Skip to content
Back to Press
January 22, 2020

Learning Experience SVP Wants to Stockpile Ice Cream, Eliminate Email

Art with Pablo and Friends
Press Releases

Who would play you in the biopic about your life?

I have a very weird response for this one. I chose Robin Williams, just his method of comedy it kind of mirrors my life—chaotic, frantic but still having fun. In marketing, it’s never slow … you’re handling and juggling a lot of balls.

What’s your favorite franchise brand that’s not your own?

One I really like and always have is Dunkin’ Brands. Nigel [Travis] and the team over there … the brands are ones I respect in a very competitive industry. They’re also very committed to innovation; they’re always on the leading edge. You don’t see them get complacent. I see myself watching and monitoring them even from outside the restaurant industry.

What are you freakishly bad at (or good at)?

I’ll start with the good. I’m freakishly good at Sudoku puzzles. I could challenge just about anyone in a Sudoku square off. It’s my passion for math and I’ve always loved puzzles and brain teasers. I’m too competitive to be bad at anything. I went ax-throwing once and didn’t do well but now I’ve actually gotten pretty good.

What did you want to be when you grew up?  

I wanted to be a pediatrician from the time I was in sixth grade. I’ve always loved being around kids and I was really good at math and science. But I ran into the buzz saw that is organic chemistry. In college my fraternity brothers at the University of Kansas talked me into walking on to the junior varsity basketball team … that kind of pulled my focus.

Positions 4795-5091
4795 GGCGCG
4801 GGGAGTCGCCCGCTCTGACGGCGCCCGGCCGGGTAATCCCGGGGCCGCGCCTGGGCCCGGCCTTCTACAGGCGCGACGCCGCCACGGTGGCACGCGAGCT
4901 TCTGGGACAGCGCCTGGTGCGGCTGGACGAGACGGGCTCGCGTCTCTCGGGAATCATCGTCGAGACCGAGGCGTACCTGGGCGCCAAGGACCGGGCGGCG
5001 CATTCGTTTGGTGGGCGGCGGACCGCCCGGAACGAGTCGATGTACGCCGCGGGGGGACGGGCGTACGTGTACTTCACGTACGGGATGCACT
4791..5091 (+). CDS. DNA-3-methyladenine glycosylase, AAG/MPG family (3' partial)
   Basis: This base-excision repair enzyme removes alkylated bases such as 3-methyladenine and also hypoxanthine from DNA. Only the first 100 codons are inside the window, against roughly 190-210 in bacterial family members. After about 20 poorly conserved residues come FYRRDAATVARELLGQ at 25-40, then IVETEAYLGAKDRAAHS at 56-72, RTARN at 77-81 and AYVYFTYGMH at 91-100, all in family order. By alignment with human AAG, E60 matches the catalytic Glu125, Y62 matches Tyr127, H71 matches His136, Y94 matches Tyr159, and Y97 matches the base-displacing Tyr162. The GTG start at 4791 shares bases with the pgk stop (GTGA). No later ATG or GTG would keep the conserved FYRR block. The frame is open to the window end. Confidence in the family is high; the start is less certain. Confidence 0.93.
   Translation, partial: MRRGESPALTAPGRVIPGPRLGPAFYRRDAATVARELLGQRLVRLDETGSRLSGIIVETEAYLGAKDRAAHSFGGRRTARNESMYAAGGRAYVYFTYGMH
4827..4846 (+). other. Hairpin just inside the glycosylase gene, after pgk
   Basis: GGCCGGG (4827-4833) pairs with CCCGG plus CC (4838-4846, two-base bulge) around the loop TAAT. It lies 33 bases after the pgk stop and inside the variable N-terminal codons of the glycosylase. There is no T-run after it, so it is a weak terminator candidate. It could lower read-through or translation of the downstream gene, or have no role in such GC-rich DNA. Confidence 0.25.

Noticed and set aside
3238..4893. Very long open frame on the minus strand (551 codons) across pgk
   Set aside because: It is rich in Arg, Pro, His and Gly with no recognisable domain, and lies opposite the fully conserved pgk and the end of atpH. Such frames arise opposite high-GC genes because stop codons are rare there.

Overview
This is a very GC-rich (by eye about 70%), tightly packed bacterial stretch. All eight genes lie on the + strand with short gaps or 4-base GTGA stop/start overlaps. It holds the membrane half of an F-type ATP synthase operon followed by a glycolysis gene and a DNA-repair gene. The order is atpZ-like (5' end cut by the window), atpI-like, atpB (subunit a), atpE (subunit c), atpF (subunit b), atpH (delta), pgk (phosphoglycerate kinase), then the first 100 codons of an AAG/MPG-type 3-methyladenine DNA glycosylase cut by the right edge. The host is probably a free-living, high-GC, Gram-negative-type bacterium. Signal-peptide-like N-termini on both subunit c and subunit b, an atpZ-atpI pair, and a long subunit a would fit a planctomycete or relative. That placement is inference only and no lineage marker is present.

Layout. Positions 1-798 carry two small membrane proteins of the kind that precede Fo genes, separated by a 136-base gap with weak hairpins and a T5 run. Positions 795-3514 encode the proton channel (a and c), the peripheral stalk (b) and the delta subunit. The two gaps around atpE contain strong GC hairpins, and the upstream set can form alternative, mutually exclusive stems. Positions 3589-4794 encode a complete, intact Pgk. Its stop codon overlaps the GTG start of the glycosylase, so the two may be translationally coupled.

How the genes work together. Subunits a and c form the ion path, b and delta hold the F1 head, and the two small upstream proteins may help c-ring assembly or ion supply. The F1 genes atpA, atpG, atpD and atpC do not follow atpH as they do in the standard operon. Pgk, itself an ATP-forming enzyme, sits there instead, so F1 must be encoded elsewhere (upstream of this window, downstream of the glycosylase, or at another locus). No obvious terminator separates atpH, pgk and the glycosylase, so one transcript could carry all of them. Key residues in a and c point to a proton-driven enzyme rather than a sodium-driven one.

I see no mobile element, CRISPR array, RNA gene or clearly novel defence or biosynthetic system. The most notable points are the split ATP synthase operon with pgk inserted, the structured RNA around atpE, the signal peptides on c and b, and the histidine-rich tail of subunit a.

What’s something not many people know about you?

I don’t like to use the basketball one, but I got the call from Coach Larry Brown to come up off junior varsity. (Brad was a member of the Kansas Jayhawks NCAA basketball champion team in 1988.) I was the skinny kid on the end of the bench. The longest I played was 59 seconds. Something else, though, is the reason I was on that team is I had a 42-inch vertical leap—I had no problem dunking. I’ve shattered two backboards in my life.

What’s something you would seriously stockpile if you found out it wasn’t going to be sold anymore?

Vanilla ice cream. That is my favorite; I don’t know that I could live life without vanilla ice cream. Also Diet Coke. This time of year though I actually do stockpile peppermint ice cream.

What’s your guilty pleasure?

I love to play golf. I feel guilty about it because it’s time away from my family, but I’m trying to get my youngest to start playing. I’ve made the trip to Scotland with my dad and I’ve played a lot of PGA courses.

If you could dis-invent one thing, what would it be?

Email. I say that jokingly but it’s an unbelievable time-waster. It has just overwhelmed us with so much extra work. The number of times I get emails from people in my office when they could just get up and talk to me … I do like it for the ability to keep in touch though.

What superhero power would you most like to have?

I would like to be able to stop time to gain time for myself. If I had the power I’d stop time and have just me time.

What’s the best piece of advice you’ve ever been given?

One is advice my father gave me: To always be patient and always think before you react. I like to assess and think before I have an immediate reaction. The other is advice a research partner gave me: To remind myself that I am not the customer. My opinion doesn’t matter nearly as much as I think it does.

With whom would you most like to spend a day?

Warren Buffett or Steve Jobs. Buffett because I’ve always wanted to pick the brain of someone who’s not only a smart financial person but also just to know what he thinks about during a normal day. And Steve Jobs from an innovation standpoint. How do you think outside the box and keep going down a path even though other people don’t think it’s the right one.

Back to Blog

Sign up for our newsletter!

Stay connected with our early education resources

The form is loading
Find a Childcare Center Near You